Jochen Kleinschmidt is Associate Professor (Profesor Asociado) at the School of International, Political and Urban Studies of Universidad del Rosario, Colombia. He received a PhD in Political Science from Ludwig Maximilian University (LMU) of Munich, Germany, in 2014. Previously, he was Assistant Professor at EAFIT University, Medellín (2014-2016), Adjunct Lecturer at the University of the German Armed Forces, Munich (2009-2012), and Visiting Researcher at NATO School, Oberammergau (2008). His research interests lie in International Relations theory, political geography, military technology, and conflict studies. His work has been published in journals such as International Politics, Alternatives, Revista Brasileira de Política Internacional, and Colombia Internacional. ORCID: orcid.org/0000-0003-0730-6494

16:40-17:00 Audronė Žukauskaitė (Lithuaninan culture research institute) - Posthumanism and immunity

Paper abstract

The recent theoretical field of posthumanism gravitates into two extremes: the first one – an extended humanism – appears in the form of the animal rights movement that entitles human rights to animals. This kind of extended humanism can be felt in the so-called new animism, for example, in the indigenous anthropology of Eduardo Viveiros de Castro, that entitles “personhood” not only to animals but also to plants, rivers, and the planet Earth. Another extreme is an attempt to think the world before or beyond the human, practiced by speculative realism and object-oriented ontology. However, instead of choosing between these two extremes – “everything is human” or “there is not any human” – we could take a third way, proposed by Richard Grusin. Paraphrasing Latour, he argues that “we have never been human”, because “the human has always coevolved, coexisted, or collaborated with the nonhuman – and the human is characterized precisely by this indistinction from the nonhuman” (Grusin 2015). We have never been human, because we have always been dependent on other species living within our bodies.

However, this redefinition turns posthumanism (or nonhumanism) towards those paths of (mostly biological) thinking that celebrate different forms of coexistence – symbiosis (Margulis, Sagan, Gilbert), sympoiesis (Dempster, Haraway), or hybridity (Despret, Latour). The question which still needs to be answered is whether all forms of coexistence are profitable and welcomed. But how does one define the limit at which this co-existence is collaborative and productive (“posthuman”), and beyond which it becomes damaging and lethal (in other words, “posthumous”, e.g. coming after life). At this point I would like to introduce the concept of immunity as being central for posthumanist theory. As demonstrated by Derrida, Esposito and others, the concept of immunity marks an ambivalent capacity of life (biological and also political) to protect itself and also to engage in new forms of coexistence.

About Audronė Žukauskaitė

Audronė Žukauskaitė is Chief Researcher at the  Lithuanian culture research Institute. Her recent publications include the monographs Gilles Deleuze and Felix Guattari’s Philosophy: The Logic of Multiplicity (in Lithuanian, 2011), and From Biopolitics to Biophilosophy (in Lithuanian, 2016). She also co-edited (with S. E. Wilmer) Deleuze and Beckett (Palgrave Macmillan, 2015), and Resisting Biopolitics: Philosophical, Political and Performative Strategies (Routledge, 2016; 2018). Her research interests include contemporary philosophy, Deleuze and Guattari’s philosophy, biopolitics, biophilosophy, and posthumanism.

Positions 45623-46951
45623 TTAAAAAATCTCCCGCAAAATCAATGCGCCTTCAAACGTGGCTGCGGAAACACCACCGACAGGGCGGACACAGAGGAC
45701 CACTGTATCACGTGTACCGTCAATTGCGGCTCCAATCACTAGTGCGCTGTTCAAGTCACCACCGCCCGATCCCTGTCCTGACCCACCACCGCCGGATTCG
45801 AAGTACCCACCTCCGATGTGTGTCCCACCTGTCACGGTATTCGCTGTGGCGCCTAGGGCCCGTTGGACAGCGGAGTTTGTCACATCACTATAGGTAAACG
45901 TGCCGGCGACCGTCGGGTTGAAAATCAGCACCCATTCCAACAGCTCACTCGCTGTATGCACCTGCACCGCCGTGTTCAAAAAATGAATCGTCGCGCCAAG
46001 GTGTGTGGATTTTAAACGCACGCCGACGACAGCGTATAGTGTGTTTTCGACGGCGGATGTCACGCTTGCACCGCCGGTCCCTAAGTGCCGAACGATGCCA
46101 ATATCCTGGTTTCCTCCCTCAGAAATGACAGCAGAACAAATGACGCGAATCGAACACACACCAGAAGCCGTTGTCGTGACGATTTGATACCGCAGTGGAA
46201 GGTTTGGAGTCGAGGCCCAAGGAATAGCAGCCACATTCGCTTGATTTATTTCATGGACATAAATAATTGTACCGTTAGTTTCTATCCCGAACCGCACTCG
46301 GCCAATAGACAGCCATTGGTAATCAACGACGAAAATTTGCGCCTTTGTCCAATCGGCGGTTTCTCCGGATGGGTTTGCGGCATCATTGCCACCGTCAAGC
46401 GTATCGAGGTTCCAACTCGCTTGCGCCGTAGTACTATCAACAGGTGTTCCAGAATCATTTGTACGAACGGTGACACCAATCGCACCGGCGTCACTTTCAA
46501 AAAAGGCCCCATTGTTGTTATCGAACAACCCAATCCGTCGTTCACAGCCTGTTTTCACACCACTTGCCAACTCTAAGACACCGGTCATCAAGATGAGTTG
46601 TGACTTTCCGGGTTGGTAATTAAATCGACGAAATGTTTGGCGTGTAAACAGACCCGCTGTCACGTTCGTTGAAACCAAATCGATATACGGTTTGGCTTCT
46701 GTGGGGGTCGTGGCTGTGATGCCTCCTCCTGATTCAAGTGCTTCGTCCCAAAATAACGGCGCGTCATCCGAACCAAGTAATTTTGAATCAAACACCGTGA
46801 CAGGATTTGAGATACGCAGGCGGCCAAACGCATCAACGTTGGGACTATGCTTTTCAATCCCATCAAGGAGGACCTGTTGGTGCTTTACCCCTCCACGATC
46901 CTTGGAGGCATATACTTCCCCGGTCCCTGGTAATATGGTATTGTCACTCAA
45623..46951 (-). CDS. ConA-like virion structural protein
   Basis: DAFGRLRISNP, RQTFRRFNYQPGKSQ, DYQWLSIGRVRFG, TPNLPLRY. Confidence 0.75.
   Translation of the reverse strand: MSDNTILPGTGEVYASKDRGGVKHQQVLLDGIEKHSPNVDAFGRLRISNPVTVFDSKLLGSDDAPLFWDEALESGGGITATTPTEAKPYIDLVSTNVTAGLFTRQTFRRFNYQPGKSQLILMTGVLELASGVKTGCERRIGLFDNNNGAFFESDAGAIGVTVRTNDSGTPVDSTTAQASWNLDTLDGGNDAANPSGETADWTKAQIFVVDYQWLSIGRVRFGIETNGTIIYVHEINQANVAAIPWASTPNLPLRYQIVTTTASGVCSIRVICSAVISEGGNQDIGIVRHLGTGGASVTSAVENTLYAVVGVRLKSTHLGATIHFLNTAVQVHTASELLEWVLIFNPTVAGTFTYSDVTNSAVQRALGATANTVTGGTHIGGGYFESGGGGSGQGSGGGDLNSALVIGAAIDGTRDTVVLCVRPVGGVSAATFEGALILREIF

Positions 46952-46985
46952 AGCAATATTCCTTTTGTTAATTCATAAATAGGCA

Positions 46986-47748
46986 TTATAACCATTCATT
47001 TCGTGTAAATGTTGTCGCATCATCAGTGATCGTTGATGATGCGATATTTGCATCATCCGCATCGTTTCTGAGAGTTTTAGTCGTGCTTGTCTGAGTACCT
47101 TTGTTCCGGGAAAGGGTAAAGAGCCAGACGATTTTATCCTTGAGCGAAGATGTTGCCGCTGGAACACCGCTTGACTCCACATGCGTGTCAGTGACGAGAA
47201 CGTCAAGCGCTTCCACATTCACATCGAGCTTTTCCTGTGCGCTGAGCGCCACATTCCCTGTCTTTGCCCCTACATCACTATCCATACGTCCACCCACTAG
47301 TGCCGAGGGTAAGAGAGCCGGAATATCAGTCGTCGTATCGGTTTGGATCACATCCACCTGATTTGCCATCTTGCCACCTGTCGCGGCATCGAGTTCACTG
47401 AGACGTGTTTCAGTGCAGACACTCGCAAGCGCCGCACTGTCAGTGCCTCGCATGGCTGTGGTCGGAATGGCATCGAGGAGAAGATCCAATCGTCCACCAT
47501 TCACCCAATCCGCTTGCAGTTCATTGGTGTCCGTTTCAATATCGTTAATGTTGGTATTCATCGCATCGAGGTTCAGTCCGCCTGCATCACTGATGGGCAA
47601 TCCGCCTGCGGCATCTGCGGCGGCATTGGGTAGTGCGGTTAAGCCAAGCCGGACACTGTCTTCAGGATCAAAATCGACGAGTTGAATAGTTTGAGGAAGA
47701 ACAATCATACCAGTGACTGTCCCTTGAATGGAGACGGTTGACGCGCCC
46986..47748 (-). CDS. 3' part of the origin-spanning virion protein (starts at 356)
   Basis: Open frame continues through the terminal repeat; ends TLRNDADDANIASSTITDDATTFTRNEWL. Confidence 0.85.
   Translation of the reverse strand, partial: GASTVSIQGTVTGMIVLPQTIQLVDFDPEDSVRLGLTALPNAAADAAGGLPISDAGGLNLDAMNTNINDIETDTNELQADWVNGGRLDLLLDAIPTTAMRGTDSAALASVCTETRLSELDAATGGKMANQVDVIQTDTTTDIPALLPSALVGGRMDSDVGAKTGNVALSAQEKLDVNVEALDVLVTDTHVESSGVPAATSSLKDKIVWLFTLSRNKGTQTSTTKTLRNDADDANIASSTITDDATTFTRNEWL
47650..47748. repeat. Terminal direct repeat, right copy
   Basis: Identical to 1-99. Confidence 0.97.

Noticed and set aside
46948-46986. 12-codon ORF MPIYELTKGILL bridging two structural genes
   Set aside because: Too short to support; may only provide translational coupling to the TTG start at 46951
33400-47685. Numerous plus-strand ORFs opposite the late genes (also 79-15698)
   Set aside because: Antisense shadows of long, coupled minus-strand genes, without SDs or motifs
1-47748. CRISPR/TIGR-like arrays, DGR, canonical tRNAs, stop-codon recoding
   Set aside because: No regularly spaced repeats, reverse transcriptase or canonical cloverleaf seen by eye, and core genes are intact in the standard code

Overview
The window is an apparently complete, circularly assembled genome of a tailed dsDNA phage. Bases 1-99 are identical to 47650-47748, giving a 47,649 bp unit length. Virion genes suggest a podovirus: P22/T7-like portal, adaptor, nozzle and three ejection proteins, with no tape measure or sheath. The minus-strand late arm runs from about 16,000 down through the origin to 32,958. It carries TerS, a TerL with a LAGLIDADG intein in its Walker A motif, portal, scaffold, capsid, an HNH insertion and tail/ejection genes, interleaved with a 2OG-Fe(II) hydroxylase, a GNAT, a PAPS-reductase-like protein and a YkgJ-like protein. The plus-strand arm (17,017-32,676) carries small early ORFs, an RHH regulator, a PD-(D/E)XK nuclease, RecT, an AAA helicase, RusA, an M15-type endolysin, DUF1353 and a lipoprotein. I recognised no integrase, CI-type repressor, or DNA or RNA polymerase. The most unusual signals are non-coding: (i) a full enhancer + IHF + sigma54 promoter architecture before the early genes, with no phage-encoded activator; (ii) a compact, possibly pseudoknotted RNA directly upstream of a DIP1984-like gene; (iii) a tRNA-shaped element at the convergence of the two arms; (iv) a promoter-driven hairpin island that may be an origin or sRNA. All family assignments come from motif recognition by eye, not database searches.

17:00-17:20 Russell Kilbourn (Wilfred Laurier University) - Posthuman Memory: A Cinematic Introduction.

Paper abstract

If, as Rosi Braidotti suggests in Posthuman Knowledge (2019), transhumanist posthumanism privileges the ontological status of embodied (or disembodied) forms of the human-afterthe- human, then critical posthumanism foregrounds epistemological questions stemming from such a critique, and the sentient and/or affective forms that emerge in the wake of the human. Among the most meaningful of the latter is memory. Generally speaking, theorists overlook or minimize the significance of memory to a thinking of the neo-, non-, or posthuman. There is no entry, for instance, for ‘memory’ under ‘M’ in Rosi Braidotti’s Posthuman Glossary (2018). In The Posthuman (2013), Braidotti nevertheless revalues memory as one of the “main criteria for posthuman theory” (162), a positive life-affirming force of imagination—invoking Michael Rothberg’s concept of ‘multidirectional memory’ as ideal form of the kind of emancipatory memory she envisions (166). In this paper I explore the faculty/phenomenon/medium of memory at the intersection of cinema and memory studies, with three diverse 21st-century films as focus: The Journals of Knud Rasmussen (Kunuk and Cohn, 2006); Arrival (Villeneuve, 2016); A Ghost Story (Lowery 2017).

The dominant tendency in posthumanist theory, with respect to memory, is to privilege stories in science fiction film, typically at either a dystopian or utopian extreme. This essentially transhumanist perspective, however, risks overlooking the more meaningful dimension of posthumanist memory manifesting on the level of film form. Close attention to audiovisual style facilitates the critical interrogation of the issues and questions around posthumanism, such as whether or not a given film actually represents or embodies a given posthumanist concept, properly speaking, or whether (as is most likely) the film, in the end, perpetuates some form of anthropocentric or neo-humanist understanding of the relations between the human as currently understood and what comes after. That said, it will be seen to what degree posthuman memory names a modality of human or posthuman experience that is as much about the present or future, where these temporalities are marshalled in the service of a memory that transcends a mere relation to the past (or a ‘making present of the past,’ to quote Terdiman [1993]), with the potential to operate at a global scale far beyond discrete social groupings. The ultimate question, perhaps, is whether such a posthuman memory will still wear a human face.

About Russell Kilbourn

Russell J. A. Kilbourn is Professor in English and Film Studies at Wilfrid Laurier University, specializing in film theory, memory studies, comparative literature, and adaptation. Kilbourn has published many book chapters and journal articles, and his books include: The Cinema of Paolo Sorrentino: Commitment to Style (Wallfower/Columbia UP 2020); W.G. Sebald’s Postsecular Redemption: Catastrophe with Spectator (Northwestern UP 2018); The Memory Effect: The Remediation of Memory in Literature and Film (WLU Press 2013), co-edited with Eleanor Ty; Cinema, Memory, Modernity: The Representation of Memory from the Art Film to Transnational Cinema (Routledge 2010). Kilbourn is also one of the founders of the Posthumanism Research Network (based at Brock University and Wilfrid Laurier), and his current research interests include posthumanism, the postsecular, and Inuit cinema.

For Dr. Kilbourn's research and publication information see: rjakilbourn.com.

17:20-17:40: Q & A